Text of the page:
Current Event April 9, 2015
Where does your fish come from? A year-long journalistic investigation found that some of the fish that ends up in U.S. food products appears to have been been caught by slaves. People from Burma are being held against their will and forced to work loading and unloading fish on a remote island in Indonesia. When this modern day slavery was uncovered, reporters traced the route of this fish all the way to American stores, tables and pet food. Listen to learn more about how slavery still exists in parts of the world.
Current Event April 5, 2015
The United States has become one of the world’s largest producers of oil, surpassing Saudi Arabia. But the US might be running out of space to store all the oil. If companies sell off large amounts of oil to open up storage space, what will happen to the price? Listen to learn more about this debate of supply, demand and cost when it comes to oil production, speculation and storage.
Current Event March 27, 2015
When you look at traditional American currency, from bills to coins, you will see the portraits of presidents, founders, and inventors. And almost all of them are men. A group of women in New York is trying to change this in time for the 100th anniversary of women’s suffrage in 2020. The campaign Women On 20s is proposing that Andrew Jackson be removed from the twenty dollar bill and replaced with a famous woman chosen by popular vote. Listen to learn more about the candidates they are proposing and why they think Jackson is the ideal president to replace.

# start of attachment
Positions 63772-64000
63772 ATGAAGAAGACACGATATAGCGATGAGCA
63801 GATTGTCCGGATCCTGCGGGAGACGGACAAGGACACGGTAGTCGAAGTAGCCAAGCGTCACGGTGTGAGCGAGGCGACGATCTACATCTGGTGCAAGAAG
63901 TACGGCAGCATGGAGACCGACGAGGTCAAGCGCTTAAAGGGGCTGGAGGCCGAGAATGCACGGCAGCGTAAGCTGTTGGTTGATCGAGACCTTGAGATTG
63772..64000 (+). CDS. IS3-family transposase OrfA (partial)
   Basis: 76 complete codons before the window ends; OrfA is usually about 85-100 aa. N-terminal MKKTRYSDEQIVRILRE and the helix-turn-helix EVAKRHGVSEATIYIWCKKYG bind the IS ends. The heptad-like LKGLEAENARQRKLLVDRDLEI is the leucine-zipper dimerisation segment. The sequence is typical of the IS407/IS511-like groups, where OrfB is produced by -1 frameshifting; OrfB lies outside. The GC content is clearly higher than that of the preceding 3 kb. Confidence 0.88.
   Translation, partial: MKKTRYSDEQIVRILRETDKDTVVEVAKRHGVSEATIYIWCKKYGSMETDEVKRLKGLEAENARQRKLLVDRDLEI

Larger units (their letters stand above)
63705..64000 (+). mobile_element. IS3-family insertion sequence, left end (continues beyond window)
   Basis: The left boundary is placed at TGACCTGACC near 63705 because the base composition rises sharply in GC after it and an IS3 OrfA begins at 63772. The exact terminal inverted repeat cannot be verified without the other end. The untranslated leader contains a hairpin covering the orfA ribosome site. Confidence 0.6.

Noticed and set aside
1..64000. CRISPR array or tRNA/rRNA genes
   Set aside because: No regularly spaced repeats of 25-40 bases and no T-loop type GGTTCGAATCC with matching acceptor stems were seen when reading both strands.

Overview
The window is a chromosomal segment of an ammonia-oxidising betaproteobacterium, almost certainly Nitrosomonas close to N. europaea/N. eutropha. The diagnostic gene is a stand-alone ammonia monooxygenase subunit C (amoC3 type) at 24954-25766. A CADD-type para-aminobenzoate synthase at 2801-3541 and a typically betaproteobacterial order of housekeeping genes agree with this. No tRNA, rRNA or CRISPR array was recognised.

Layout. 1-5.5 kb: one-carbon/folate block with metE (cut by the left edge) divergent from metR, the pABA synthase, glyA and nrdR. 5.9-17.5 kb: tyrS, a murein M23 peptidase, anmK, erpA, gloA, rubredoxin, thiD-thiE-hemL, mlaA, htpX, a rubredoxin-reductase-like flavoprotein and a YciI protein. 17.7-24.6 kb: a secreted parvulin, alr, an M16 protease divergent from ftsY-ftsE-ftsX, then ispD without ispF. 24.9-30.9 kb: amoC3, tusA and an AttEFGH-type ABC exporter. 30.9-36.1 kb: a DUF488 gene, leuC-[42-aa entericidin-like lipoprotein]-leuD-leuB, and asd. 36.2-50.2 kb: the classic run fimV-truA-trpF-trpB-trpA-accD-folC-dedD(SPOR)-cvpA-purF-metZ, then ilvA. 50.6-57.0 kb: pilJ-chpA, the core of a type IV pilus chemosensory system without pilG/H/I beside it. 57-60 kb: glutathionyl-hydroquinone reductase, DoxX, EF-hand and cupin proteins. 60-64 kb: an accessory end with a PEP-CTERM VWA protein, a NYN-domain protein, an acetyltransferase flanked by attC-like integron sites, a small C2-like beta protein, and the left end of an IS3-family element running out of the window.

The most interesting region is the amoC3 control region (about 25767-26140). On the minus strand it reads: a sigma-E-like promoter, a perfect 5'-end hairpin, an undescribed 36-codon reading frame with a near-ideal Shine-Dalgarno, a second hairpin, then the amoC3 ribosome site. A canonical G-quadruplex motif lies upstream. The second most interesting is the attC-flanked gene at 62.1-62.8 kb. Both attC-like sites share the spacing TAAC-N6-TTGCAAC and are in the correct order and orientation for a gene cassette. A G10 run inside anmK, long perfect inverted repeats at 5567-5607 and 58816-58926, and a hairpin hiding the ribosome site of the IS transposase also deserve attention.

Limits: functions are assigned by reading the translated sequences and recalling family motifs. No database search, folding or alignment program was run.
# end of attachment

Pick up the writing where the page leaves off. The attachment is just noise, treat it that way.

Current Event March 23, 2015
With college basketball’s March Madness Tournament heating up, all eyes are on college sports and the money they generate. From ticket sales, to merchandise, and TV rights, college sports bring more than just pride to their schools; they also generate huge amounts of money. College athletes are awarded scholarships to cover tuition, but they don’t get paid anything else. Is this fair? Athletes are speaking out and telling their stories of financial need. Listen to hear about one former college athlete who is challenging this system in court.
Current Event March 19, 2015
Hospitals have a reputation for being drab and sterile, but a new wave of hospital design is changing what patients can expect. An aging population, and increased access to healthcare due to the Affordable Care Act, has spurred a new era in hospital development. Listen to learn how two new hospitals in Dallas are revolutionizing the look of of patient care.
Current Event March 1, 2015
When Americans think of earthquakes, they often think of California. However, in the last few years, Oklahoma has become the leader in earthquakes in the continental United States. Some areas in Oklahoma experience two to three earthquakes a day! These quakes are being linked to a modern oil production technique known as hydraulic fracturing. It’s the process used to dispose of wastewater created during the extraction of oil from shale. Listen to learn how communities are responding to the quakes and the oil companies that might be creating them.
Current Event February 20, 2015